OS:  Most of the time you have used cloth both in a positive and in a negative way. Are you planning on further exploring the negative side of cloth?

KS:  I did that kind of performance / video / photo work in 1998. I covered myself with cloth, I was completely hidden. I am actually thinking of doing more performances in a hidden situation. Overall, the cloth and clothing that we wear living together for our whole life deals with my basic question on life, and also with my question on surface which is canvas, since I started out as a painter. For example, the Korean bed cover is a symbol of our body and stands as the frame of our life. It is the site where we are born, where we love, dream, sleep, suffer and die. So it is a symbolic field of human life. Wrapping and unwrapping inside is more about questioning our own way and our own destiny. Putting clothes in it was also very much related to my earlier sewn pieces, but also it is completely related to my recent needle woman performances.

OS:  So your early training was as a painter?

KS:  I studied painting so my questions came through the painting issues in contemporary painting. Of course, I was examining oil painting, objects, doing all these different experimental paintings and exploring various processes. Still, I was always wondering how I could really get into the object I was dealing with, and become one with this object? That was my main question. However, I could never feel the oneness when I was dealing with canvas, paper, or any other medium. I was always trying to find the level where I can completely overlap myself. I had a great desire to melt with this object. The sewing process is all about desire, which can also be love in a way. I discovered the tactility in the sewing process in 1998 when I was making bed covers: putting the needlepoint to the fabric, I almost felt an electric shock, which intrigued me. I felt that I had found what I was looking for, this was the way I could explore the question of surface, the question of life itself. Sewing was a very important starting point which then led me to use my body as a needle.

OS:  During your studies, you traveled extensively.  Which trip was the most influential?

KS:  I received a grant from the French government to study in Paris at the Ecole des Beaux Arts. It was also an important opportunity for me to discover Europe, and I traveled to Italy, Germany and Denmark. These trips just confirmed what I had learnt from books, but they were not that influential to my work. The one most important trip to me was the one to Japan. I went there in 1979. Until then, in Korea, one was not allowed to travel abroad, and consequently we didn't have much information about our neighbours. Before going to Japan, I thought all Asian countries were the same culture. When I went to Japan, I found it was very different from my country, Korea. In Japan, the structure, the culture and architecture are all very humble and 'simple'. Although I was fascinated by what I saw in Japan, I also felt that there were some limitations in terms of aesthetic quality. Their art is very sophisticated, and I find it very interesting. However, I also found my own reality from that trip, and I started to appreciate our culture in Korea with its colourful, and almost 'shamanistic' elements. I became very interested in further discovering the Korean aspects dealing with structure and aesthetic. That is one reason why I was very keen to use typical Korean fabrics as material in my work.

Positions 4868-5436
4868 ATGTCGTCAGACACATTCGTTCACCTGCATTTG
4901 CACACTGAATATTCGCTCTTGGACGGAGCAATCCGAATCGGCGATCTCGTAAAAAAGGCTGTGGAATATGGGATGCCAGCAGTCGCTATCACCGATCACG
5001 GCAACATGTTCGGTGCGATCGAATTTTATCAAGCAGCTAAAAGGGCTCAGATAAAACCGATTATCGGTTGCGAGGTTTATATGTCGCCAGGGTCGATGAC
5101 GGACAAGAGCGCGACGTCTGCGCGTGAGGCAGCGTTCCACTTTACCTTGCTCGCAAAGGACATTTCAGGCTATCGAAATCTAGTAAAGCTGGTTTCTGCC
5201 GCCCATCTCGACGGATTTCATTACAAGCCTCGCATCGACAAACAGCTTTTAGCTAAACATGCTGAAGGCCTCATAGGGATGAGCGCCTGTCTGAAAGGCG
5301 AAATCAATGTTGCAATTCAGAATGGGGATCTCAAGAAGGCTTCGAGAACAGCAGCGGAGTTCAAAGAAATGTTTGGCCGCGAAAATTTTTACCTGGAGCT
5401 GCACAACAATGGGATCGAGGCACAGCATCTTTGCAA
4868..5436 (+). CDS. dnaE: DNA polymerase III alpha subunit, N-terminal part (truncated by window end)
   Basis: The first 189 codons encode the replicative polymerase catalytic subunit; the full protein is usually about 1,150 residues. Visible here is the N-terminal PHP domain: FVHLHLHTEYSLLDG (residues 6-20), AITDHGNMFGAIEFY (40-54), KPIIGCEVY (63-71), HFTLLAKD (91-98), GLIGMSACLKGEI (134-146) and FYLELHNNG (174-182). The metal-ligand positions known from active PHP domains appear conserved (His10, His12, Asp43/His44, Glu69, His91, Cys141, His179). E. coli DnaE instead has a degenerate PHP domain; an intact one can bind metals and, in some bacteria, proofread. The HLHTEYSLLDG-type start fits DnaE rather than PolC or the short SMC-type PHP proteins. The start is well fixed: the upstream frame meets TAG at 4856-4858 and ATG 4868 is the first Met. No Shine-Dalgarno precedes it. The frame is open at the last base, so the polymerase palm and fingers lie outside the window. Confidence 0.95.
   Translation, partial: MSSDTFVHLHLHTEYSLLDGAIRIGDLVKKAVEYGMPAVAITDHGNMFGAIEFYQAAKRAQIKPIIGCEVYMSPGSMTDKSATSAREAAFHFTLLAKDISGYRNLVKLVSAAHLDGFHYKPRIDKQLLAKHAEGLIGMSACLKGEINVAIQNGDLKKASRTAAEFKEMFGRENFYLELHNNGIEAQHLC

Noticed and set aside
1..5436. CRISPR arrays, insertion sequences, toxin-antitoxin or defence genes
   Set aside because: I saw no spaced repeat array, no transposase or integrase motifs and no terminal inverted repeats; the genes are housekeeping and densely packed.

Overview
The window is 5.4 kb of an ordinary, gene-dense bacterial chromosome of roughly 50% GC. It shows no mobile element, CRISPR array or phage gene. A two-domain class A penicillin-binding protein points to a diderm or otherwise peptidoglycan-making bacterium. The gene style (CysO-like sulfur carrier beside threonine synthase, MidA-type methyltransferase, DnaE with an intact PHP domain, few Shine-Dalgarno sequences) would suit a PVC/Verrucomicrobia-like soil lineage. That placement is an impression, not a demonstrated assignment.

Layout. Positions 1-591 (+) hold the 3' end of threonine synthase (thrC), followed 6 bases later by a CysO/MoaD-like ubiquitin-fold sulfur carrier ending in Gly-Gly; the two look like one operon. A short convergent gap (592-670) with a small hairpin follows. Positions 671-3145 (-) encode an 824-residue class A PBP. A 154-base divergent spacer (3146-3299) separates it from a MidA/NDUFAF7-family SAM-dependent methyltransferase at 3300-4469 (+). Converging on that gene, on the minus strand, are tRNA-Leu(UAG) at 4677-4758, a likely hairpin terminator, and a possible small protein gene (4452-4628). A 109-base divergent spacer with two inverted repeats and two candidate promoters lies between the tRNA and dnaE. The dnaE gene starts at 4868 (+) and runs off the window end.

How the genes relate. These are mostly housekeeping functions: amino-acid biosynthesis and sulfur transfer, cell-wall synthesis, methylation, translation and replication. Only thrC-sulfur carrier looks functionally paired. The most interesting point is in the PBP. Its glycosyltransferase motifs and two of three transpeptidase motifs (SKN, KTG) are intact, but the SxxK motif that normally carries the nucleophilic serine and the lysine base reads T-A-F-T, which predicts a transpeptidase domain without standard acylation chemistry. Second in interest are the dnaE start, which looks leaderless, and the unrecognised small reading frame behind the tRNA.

OS:  The Bottari Truck project is one of your most famous pieces. How did it come about? Which cities did you cover?

KS:  It was started in 1997 in Korea. I made a trip in Korea to visit old cities and villages I used to live in, and in which I had memories. It took 11 days to make the whole trip. Out of this trip, I made one video called Cities on the Move, 2727 km which was showing my back passing through the mountains. It explores the question of time and space, and their coexistence. Initially, while I was sewing, my mind would always travel somewhere else. I would always dream of traveling. The Bottari Truck performance was my actual traveling, with my mind going back towards the past, looking back on my life in Korea.

OS:  Recently more and more curators and dealers travel to Korea to find "new talent".

KS:  Over the past decades, there were two important changing points: the Olympics in 1988 and the first Kwangju Biennale in the mid 1990's. Following the Olympics, more people from abroad started coming to Korea, and after the Biennale, more and more people could come to visit artists studios and exhibitions. Today, there are numerous contemporary art exhibitions taking place, and the artists get to show their work abroad. There has been a major transition from the time when it used to be very closed to today where it is completely open.

Olivia Sand is a correspondent for the Asian Art Newspaper based in New York, and Strasbourg, France. She contributes to The Asian Art Newspaper on a monthly basis, covering the Asian contemporary art scene. The newspaper, published out of London, serves as a thorough information source on the world of Asian art.

— From Asian Art Newspaper, London, 2002.